Matthew Swensen Principal software engineer and open source enthusiast.

Creating compound components in React and Angular

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React and Angular Logos

There’s no question that components are a powerful abstraction for authoring frontend user interfaces (and, it turns out, text-based UIs, application routers, and many other types of interfaces).

But there are many different approaches to authoring components. In this post, we’ll talk about the compound component pattern and when it may be an appropriate choice for component authors.

What are compound components?

Compound components are groups of individual components that come together to create a cohesive and complex behavior. They work together, sharing state behind the scenes, to offer an intuitive and expressive syntax for the programmer who is using the components. One of the most familiar examples of compound components comes from vanilla HTML:

<select>
  <option value="apples">Apples</option>
  <option value="oranges">Oranges</option>
  <option value="pears">Pears</option>
</select>

In this example, the <select> and <option> elements come together to form a complex input control that is familiar for many users. The <select> maintains its own internal state for which <option> is currently selected by the user and provides advanced behaviors like keyboard input to change the selected <option>.

How to implement compound components

First, make sure a compound component is the appropriate API design. Like any programming paradigm, compound components come with their fair share of tradeoffs. Generally, any pattern where there is an implicit shared state — or behavior that is “magical” or not easily discoverable — can cause headaches down the road if not designed with utmost care.

Some questions to ask yourself before designing a compound component are:

  • Does the programmer using the component really need to compose two (or more) components together to achieve the desired result? Or can the same result be achieved with a simpler single-component design and appropriate inputs or props?
  • Will the interactions and roles between the components be clear and intuitive to programmers using them?

Carefully consider various APIs for your new component and consult with colleagues on which API they would prefer to consume.

Here are some examples of common UI paradigms that lend well to the compound component pattern:

  • An advanced table component that allows users of the component to provide not only the tabular data but also custom sorting or filtering behavior
  • A searchable dropdown component where users of the component will be providing the options

Compound component architecture in React

To implement our example compound components in React, we will be leveraging a number of React APIs, so a foundational knowledge of each will be helpful:

  • Hooks and functional components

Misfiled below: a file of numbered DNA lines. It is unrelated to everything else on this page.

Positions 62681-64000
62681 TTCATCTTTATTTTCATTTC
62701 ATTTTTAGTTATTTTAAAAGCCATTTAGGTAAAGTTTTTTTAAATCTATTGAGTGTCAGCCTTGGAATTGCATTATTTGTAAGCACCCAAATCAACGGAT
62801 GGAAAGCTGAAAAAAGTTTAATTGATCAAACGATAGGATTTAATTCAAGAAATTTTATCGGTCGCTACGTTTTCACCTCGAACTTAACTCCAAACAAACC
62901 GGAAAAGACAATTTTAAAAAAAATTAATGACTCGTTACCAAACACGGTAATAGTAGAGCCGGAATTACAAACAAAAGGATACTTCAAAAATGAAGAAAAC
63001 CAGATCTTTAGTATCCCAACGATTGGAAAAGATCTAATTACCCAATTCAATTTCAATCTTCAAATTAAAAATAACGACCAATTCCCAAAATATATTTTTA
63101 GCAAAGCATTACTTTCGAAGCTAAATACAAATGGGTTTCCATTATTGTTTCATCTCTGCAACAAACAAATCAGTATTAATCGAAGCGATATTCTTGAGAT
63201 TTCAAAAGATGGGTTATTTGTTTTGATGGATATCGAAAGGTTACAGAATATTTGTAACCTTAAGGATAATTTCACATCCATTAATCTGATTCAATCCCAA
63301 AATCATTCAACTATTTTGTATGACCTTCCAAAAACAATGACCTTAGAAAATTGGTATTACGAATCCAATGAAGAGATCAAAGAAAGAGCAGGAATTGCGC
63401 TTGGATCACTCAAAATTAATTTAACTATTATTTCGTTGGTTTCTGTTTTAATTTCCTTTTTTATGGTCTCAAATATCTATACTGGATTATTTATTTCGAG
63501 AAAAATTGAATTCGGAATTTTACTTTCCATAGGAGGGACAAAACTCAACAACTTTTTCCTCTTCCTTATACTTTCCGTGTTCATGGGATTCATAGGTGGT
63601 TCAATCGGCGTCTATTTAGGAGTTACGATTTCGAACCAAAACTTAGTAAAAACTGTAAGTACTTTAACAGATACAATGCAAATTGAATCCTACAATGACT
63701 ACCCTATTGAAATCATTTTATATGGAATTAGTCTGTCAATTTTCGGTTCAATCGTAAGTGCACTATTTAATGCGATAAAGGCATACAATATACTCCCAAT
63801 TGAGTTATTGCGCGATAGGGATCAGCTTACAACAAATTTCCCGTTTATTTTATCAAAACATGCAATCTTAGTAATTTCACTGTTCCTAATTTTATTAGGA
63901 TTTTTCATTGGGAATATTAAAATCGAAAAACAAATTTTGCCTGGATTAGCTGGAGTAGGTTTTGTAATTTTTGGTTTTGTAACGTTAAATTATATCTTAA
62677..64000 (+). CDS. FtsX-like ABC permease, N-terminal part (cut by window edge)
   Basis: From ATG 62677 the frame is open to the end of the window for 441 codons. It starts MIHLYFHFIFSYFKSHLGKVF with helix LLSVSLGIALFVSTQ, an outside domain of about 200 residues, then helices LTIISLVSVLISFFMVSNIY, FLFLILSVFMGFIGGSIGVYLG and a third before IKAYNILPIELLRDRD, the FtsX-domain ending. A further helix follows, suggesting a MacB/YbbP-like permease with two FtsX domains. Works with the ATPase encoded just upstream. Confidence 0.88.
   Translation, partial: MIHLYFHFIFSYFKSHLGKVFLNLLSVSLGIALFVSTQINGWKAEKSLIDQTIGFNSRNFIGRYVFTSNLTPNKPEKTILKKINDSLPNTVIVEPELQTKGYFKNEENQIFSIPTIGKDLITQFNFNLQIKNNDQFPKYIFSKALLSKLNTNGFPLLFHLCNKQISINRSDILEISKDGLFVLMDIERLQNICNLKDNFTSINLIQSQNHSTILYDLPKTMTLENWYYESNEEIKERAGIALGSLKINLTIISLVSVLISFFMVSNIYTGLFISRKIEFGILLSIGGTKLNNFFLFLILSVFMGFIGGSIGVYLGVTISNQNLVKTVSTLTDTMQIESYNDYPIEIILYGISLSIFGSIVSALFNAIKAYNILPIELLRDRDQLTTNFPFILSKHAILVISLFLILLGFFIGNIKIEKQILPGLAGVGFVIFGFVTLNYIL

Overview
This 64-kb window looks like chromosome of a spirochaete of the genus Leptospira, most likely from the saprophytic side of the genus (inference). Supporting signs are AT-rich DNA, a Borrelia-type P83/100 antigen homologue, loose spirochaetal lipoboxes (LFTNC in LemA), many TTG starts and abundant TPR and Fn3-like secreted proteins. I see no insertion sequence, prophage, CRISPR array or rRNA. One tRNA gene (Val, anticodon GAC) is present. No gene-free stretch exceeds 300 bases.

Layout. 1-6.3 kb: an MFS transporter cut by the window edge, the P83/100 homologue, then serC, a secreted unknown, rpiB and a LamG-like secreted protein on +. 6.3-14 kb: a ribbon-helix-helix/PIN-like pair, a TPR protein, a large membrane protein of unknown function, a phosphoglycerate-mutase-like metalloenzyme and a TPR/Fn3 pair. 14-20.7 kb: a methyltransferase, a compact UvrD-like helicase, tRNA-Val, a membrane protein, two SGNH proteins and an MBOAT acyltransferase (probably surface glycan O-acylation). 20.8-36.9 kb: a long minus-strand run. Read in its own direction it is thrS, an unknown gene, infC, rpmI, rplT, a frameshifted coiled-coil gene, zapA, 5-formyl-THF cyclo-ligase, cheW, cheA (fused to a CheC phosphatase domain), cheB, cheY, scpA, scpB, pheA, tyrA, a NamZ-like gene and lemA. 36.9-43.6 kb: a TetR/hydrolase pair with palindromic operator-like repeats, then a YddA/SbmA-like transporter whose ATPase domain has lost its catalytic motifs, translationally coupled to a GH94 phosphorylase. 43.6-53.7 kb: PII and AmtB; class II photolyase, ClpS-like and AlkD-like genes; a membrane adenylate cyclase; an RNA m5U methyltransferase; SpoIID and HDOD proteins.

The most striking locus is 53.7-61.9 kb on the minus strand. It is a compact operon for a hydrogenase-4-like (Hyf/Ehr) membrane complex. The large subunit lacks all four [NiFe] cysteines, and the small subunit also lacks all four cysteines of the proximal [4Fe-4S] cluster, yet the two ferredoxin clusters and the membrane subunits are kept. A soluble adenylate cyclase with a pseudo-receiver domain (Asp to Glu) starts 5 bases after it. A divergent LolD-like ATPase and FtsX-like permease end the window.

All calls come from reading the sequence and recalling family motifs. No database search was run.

• Context API for sharing state between components

Building a compound component

We will build a rough draft of a compound component that allows the user to select multiple options from a list, using a text field to filter the list if desired.

We made a custom demo for .
No really. Click here to check it out.

Selecting Items From a List

Implementing sub-components and an App component

To create our compound component, we will implement two sub-components:

  • EnhancedMultiSelect: this will be the outer wrapping component and will have the following roles:
    • Encapsulate the state of the child options
    • Render the text field for filtering options
  • EnhancedMultiSelectOption: this component will express the individual selectable options and will have the following roles:
    • Read from and write to the selection state based on user interaction
    • Read the filter value and exclude itself from rendering if appropriate

Finally, we will also implement an App component that uses our compound component, to develop and test its API.

EnhancedMultiSelect

First, we’ll create a context that will be used to share state between the parent and child components.

export const EnhancedMultiSelectContext = createContext();

Next, we’ll implement the signature for our component, which will take three props:

  • children: the children in the render tree, which will include the selectable options and any other markup required by the UI. We don’t care how deeply nested the options appear or if there are other components in the tree, allowing flexibility in usage for the engineer who is using our component
  • value: a Set of strings representing the selected options
  • onChange: a function that we will call with a new Set whenever the selection changes
export default function EnhancedMultiSelect({ children, value, onChange }) {}

Now we’ll implement the body of our component. First, we’ll use a useState hook to keep track of the query the user has typed into the filter text input.

const [filter, setFilter] = useState('');

We’ll next return the components that React will render for us. We’ll first set up a provider for the context we set up earlier and use it to provide a few values that will be used by the options later on:

  • An isSelected function that takes a string key and returns whether or not the given key appears in the selection
  • A setSelected function that takes a key and adds or removes the key from the selection as indicated
  • The current value of the filter text input

We’ll also render our filter text input and the components children inside the context provider. Here is the full source code for EnhancedMultiSelect:

import { createContext, useState } from 'react';

export const EnhancedMultiSelectContext = createContext();

export default function EnhancedMultiSelect({ children, value, onChange }) {
  const [filter, setFilter] = useState('');
  return (
    <EnhancedMultiSelectContext.Provider
      value={{
        isSelected: key => value.has(key),
        setSelected: (key, selected) => {
          const newValue = new Set([...value]);
          if (selected) {
            newValue.add(key);
          } else {
            newValue.delete(key);
          }
          onChange(newValue);
        },
        filter,
      }}
    >
      <input
        type="text"
        placeholder="Filter options..."
        value={filter}
        onChange={evt => setFilter(evt.target.value)}
      />
      {children}
    </EnhancedMultiSelectContext.Provider>
  );
}

EnhancedMultiSelectOption

Now we’ll implement the other half of our compound component, which will take two props:

  • children: for displaying whatever the user of our component would like to render inside the selectable option